The Worst Christmas

Sophie

Write to Right- Fiction

Sancta Maria College

Mayo

 

 

 

 

 

 

 

 

 

 

 

 

 

 

 

 

This has got to be the worst Christmas the world has ever seen, I think to myself, as I walk home from school. My nose is raw red, like Rudolph the reindeer’s nose,and my hands are chapped, but I can’t complain. My dad did warn me this morning to bring gloves. I drag myself up the hill and open the front door to my house. 

 As soon as I open the door, a wave of warm air hits me. I’m greeted by two overly-excited sausage dogs jumping up and down with joy. I let out a laugh when I see their little Christmas jumpers. The smell of freshly baked apple crumble wafts up my nose. It brings me back to all the times I had with my grandad – he loved his apple pie.

 You’re probably wondering why I said this was the worst Christmas. Well, let me just say one thing – Micheál Martin will go down in history as the Taoiseach that cancelled Christmas. I know, I know, it’s not his fault. He didn’t create the Coronavirus. Christmas is a time for families, but now everyone has to stay at home. I understand that we all have to stay safe, but I wish there was some way I could see my family that doesn’t involve lagging screens and slow internet.

I rush to my room and go to my laptop. I want to finish all my schoolwork so I have two weeks to relax.

 I make my way downstairs to my roommate, still depressed about the restrictions. Who would’ve known the virus would get this bad? It’s been around four years now and they still  haven’t found a cure, not to mention the other virus that is said to be spreading around in Australia. Apparently instead of a bat, this time it came from one of those huge spiders. I get chills up my spine as I think about it.

 Just as I’m about to make dinner, my phone starts buzzing loudly on the table. It seems as though it’s about to explode with all the notifications. I quickly grab it and the first text I see is a text from my younger brother telling me to turn on the news. I race into the living room, tripping over everything on the way. I’m so confused, and fumble with the remote. I switch the TV onto the news and listen intently. My heart is pounding. We hardly ever get good news, so I’m expecting the worst. 

My heart feels as if it’s doing somersaults as soon as I hear the presenter say it’s possible to see your family. This is the happiest I’ve been since I went off to college. I almost cry. I sit there, a bit dumbfounded, for a while. I haven’t properly comprehended what is actually happening. After a few minutes, it all sinks in, and I sprint upstairs to find my roommate, Emily. I burst into her room and give her the fright of her life. 

“Amelia, what is wrong with you? What happened? Why are you making so much noise? You’re like a bull in a china shop!” 

“Brace yourself for this,” I say, with a huge grin. I continue, “We can see our families for Christmas!” 

Emily’s reaction is far from normal. It looks like she’s scared. There is an awkward silence for about fifteen seconds. I don’t move.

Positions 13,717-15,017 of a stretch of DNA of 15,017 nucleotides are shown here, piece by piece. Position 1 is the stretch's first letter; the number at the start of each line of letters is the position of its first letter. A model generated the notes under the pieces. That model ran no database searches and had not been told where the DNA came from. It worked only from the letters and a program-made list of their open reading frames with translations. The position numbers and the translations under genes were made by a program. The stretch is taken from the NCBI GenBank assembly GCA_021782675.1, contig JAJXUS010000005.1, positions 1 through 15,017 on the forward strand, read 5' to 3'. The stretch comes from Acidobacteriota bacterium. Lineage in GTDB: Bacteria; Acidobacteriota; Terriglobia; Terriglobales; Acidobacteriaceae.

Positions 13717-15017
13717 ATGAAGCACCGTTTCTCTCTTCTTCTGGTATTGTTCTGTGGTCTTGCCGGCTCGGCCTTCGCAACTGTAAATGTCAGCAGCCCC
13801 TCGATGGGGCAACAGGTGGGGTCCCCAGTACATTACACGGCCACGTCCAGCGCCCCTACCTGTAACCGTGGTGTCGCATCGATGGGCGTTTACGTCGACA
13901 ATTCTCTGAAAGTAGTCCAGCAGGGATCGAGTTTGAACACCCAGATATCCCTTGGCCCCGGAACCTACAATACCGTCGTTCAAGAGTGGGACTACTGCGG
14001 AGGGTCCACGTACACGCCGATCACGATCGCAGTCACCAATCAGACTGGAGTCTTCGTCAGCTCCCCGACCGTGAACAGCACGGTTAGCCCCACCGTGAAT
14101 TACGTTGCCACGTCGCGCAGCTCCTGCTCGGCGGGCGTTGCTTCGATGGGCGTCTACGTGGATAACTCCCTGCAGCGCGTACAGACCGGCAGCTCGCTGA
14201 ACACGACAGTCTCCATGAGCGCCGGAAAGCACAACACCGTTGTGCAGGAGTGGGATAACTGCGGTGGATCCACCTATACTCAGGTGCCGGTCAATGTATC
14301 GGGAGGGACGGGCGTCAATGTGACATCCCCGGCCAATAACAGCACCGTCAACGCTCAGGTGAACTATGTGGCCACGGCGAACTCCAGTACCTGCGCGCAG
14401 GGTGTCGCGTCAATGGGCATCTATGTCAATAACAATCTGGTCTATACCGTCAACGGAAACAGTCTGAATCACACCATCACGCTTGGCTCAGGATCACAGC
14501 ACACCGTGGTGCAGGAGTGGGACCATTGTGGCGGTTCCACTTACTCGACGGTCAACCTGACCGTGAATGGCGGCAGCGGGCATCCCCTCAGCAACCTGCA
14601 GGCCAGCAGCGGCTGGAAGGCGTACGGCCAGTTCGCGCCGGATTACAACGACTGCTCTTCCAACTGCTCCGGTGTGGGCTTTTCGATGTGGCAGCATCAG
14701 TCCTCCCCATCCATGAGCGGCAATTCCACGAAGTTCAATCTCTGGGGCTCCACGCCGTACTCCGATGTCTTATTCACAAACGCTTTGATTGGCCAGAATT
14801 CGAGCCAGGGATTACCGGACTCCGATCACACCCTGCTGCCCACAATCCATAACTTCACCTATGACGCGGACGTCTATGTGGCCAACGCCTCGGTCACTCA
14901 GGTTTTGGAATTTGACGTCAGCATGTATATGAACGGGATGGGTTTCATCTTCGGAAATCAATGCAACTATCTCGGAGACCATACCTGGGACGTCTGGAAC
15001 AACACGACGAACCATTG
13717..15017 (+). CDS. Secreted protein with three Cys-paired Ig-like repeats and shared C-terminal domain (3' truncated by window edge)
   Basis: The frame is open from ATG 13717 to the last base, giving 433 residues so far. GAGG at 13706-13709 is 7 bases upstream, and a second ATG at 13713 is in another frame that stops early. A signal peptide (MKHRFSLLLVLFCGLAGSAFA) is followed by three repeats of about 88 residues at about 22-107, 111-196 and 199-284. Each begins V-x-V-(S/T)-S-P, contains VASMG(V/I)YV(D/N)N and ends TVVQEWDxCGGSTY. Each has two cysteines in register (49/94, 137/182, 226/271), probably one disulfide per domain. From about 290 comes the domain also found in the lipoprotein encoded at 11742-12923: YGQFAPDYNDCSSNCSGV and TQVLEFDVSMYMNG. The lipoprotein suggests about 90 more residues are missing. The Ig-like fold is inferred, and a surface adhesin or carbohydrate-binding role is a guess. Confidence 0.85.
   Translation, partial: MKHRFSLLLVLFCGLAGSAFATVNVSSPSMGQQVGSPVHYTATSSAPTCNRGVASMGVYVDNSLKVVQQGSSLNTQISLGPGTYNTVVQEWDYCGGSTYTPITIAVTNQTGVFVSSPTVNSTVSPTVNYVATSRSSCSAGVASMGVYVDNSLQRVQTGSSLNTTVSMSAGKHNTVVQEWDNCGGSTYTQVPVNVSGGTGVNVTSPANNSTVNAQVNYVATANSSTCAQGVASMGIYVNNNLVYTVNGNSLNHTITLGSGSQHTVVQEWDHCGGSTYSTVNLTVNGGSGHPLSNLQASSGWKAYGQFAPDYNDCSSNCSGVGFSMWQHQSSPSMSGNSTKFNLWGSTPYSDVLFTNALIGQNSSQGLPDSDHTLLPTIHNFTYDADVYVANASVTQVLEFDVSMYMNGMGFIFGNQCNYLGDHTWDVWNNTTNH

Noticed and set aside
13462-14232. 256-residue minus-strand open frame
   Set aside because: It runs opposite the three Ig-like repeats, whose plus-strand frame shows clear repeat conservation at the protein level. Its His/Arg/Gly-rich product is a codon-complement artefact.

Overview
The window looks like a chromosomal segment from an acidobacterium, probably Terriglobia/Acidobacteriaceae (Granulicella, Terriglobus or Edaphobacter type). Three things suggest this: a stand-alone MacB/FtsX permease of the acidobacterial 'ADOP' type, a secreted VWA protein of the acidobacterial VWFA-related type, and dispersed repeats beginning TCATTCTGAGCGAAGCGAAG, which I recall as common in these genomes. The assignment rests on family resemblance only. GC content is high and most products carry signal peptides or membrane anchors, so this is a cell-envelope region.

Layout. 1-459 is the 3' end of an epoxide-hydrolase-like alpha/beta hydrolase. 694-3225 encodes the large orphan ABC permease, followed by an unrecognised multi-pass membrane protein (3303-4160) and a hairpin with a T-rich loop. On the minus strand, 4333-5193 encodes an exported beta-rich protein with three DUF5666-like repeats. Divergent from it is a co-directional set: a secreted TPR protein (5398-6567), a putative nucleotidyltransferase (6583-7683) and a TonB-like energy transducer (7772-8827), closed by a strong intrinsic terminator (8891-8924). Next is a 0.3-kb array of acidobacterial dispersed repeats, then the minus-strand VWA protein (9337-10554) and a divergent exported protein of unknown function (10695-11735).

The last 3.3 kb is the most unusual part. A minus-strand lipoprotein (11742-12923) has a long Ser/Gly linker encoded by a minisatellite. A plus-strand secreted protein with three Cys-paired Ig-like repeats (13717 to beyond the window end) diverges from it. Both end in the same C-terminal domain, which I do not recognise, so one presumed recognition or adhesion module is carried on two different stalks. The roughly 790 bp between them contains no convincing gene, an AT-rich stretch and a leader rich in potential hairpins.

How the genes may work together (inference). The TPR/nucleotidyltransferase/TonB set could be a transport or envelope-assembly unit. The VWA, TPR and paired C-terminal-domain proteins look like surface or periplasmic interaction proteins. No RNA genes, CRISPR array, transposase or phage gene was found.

She finally manages to say “Oh, yay” but doesn’t sound convincing. 

I decided not to bring up Emily’s reaction, but it’s killing me not to. I really want to know why she isn’t happy to go home. I do my best to try and ignore it and stop myself, but I can’t. By the time dinner comes around, I’m just bursting to ask. 

I stare at Emily for a few seconds and she notices. She asks me what I’m doing. I don’t say anything for a little bit, but then I say, “Why did you react like that earlier when I told you the news?”

Emily snaps back defensively, “What are you talking about? You’re always looking for drama or something, aren’t you? Always in other people’s business.” 

Emily rises from her chair aggressively and storms into her bedroom, along with a bang of the door that makes the house shake. 

I clean up the table and go to my room to get some packing done for my flight home. Something is bothering me though. I’m not even offended by what Emily said – I’m too curious and suspicious to care. I decide to keep it to myself, though, as I don’t want another outburst to ruin my Christmas. 

 I hear a knock on my bedroom door and the door opens slowly. Emily’s head appears around the corner. She slowly walks over to my bed, her eyes pointed at the ground. I sit there silently. 

She says timidly, “I’m sorry for yelling and saying all of that about you. I didn’t mean it. I’m very stressed and …” she pauses, “Well, you’re right. I am acting weird about going home but there is a reason.” 

I don’t say anything. 

Emily continues on to say, “I owe you this explanation. My family aren’t normal people. I have finally gotten away from them and this pandemic came at a great time, because I won’t be forced to see them. But because we have the green light to visit family…” 

I cut her off. 

“Emily you don’t have to go home if you don’t want to, but how bad can they be?” 

Emily looks at me, wide-eyed. 

“They’re the worst. You wouldn’t understand.” 

“Try me,” I say. 

“Promise not to freak out,” Emily replies. 

“I promise.” 

 After finding out, I am shocked and scared. 

Fighting Words CLG. Company Registered in Ireland 437119 Registered Charity CHY 18262. Copyright © 2018.